View Elizabeth's profile


817 posts in 3142 days

#6 posted 10-20-2010 08:12 PM

Hi Crank49, thanks for your reply. I have been trying to get a metal trash can but can’t find anyplace selling them for less than $30 which seems a bit much! I already have a modified lid for it, just trying to find a can now.

I’m not planning on getting my hands anywhere near the fan opening, don’t worry!

View ChrisForthofer's profile


150 posts in 3065 days

#7 posted 10-20-2010 09:07 PM

I have no affiliation with this guy but it is about the best deal I have found going for a true cyclone separator. Its just the cyclone, no motor (you already have that) and you can get it in either a 4 or 6” inlet. It would do the job you are needing it to do as well as be able to grow with your needs. Here is the link.


-- -Director of slipshod craftsmanship and attention deficit woodworking

View PCTNWV's profile


99 posts in 2803 days

#8 posted 10-20-2010 09:11 PM

I had a similar DC and still use it on my Bandsaw. I encountered a similar problem. The gaurd is not only to keep your fingers out but to protect the blades of the fan as well from large pieces and to prevent jamming. To use it w/ equipment that creates a lot of larger chips I added a trash can and a homade cyclone (I believe the total cost, including the can and PVC pipe, was 35-40). It is easy to find plans on the net and making one is pretty simple. This eliminated the cloging problem. I still use the trash can today on my larger DC as it prevents me from changing bags as often.

-- Troy, Virginia

View smitty22's profile


714 posts in 2945 days

#9 posted 10-20-2010 09:55 PM

Crank, thanks for the correction, I made a wrong turn somewhere!

Elizabeth, The external can and lid sounds like a good idea in any case.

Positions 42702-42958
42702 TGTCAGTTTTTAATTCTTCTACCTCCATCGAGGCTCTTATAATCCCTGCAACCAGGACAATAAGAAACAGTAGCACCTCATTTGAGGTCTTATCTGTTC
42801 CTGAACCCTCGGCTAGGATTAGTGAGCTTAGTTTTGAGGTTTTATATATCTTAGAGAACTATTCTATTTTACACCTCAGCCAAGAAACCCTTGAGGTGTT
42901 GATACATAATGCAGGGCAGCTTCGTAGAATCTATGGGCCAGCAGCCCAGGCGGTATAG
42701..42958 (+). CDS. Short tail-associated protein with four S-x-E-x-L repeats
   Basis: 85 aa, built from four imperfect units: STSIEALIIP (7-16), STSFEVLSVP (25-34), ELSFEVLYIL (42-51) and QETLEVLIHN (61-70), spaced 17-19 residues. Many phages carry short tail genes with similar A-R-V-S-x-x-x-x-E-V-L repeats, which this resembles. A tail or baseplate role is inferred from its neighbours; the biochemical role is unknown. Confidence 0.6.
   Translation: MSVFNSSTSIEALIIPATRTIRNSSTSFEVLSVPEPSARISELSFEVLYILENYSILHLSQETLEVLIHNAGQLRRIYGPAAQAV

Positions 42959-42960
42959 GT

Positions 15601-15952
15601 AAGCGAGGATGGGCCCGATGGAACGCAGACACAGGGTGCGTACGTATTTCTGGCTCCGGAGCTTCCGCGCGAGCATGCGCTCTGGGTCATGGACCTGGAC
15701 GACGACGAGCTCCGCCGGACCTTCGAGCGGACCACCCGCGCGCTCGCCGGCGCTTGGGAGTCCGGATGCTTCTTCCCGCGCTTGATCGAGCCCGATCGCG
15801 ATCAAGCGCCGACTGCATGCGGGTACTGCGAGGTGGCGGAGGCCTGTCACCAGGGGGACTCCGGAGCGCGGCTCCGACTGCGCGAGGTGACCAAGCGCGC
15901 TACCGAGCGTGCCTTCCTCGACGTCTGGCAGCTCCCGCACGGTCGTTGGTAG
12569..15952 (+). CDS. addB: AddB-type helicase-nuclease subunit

-- Smitty

View sillac's profile


644 posts in 2762 days

#10 posted 11-02-2010 04:35 AM

I have an old Jet 1100 and have a garbage can to separate out the chips, it works very well indeed, in fact I would say it gets over 95% of the chips and dust, I will empty the can 4 or 5 times and still only have 4 or 5 inches in the dust collector. The suction fitting is in the center of the lid and the inlet is out near the edge and has an elbow under the lid to start a cyclone effect to the material entering the can. I also replaced the bag, (it let fine dust through and I had a fine layer of dust all over my shop) with a felt bag that is about 1/8 inch thick and maybe 8 feet tall, this has greatly reduced the dust in the shop (old shop). The new shop will have a Clearvue cyclone with a 5hp motor. Which is very loud, I will be building a closet around it to dampen the noise. Hope some of this info will help in the future DC system.

-- Steve in Oregon,

View NBeener's profile


4816 posts in 3172 days

#11 posted 11-02-2010 04:40 AM

”I have an old Jet 1100 and have a garbage can to separate out the chips, it works very well indeed, in fact I would say it gets over 95% of the chips and dust, I will empty the can 4 or 5 times and still only have 4 or 5 inches in the dust collector. ”


That’s my story, too, with the 2HP HF DC, a Wynn 35A cartridge filter, a Woodcraft cyclone lid, and a 30gal garbage can.

It’s pretty amazing how well the setup works. Now that I use a Performax 16-32 drum sander, I CAN get some dust in the bag, but … before that … almost all chips, baby !

Much easier to dump the 30gal can into contractor bags, and then … empty THOSE into the yard, too !

-- -- Neil

View Lochlainn1066's profile


138 posts in 2776 days

#12 posted 11-02-2010 08:39 PM

4” is too small and flex hose too constricting for anything but short (3’) runs for anything but the lightest of collection. Jointers and planers put out massive amounts of chips. My planer is on 3’ of 4” flex hose to a 6” run and it doesn’t quite keep up.

There are two rules I follow for plumbing DC’s: use the biggest pipe you can (6” is fine for 2 HP) with a minimum of smaller pipe to mate to machines, and avoid flex hose like the plague.

I use my DC (2hp Grizzly, identical to the HF) mainly to collect lathe shavings from a floor sweep port. I used 6” pipe. I had to build a pre-separator to keep it from clogging. Sawdust is nothing compared to 6-8” shavings, and I don’t have any problems with it.

-- Nate,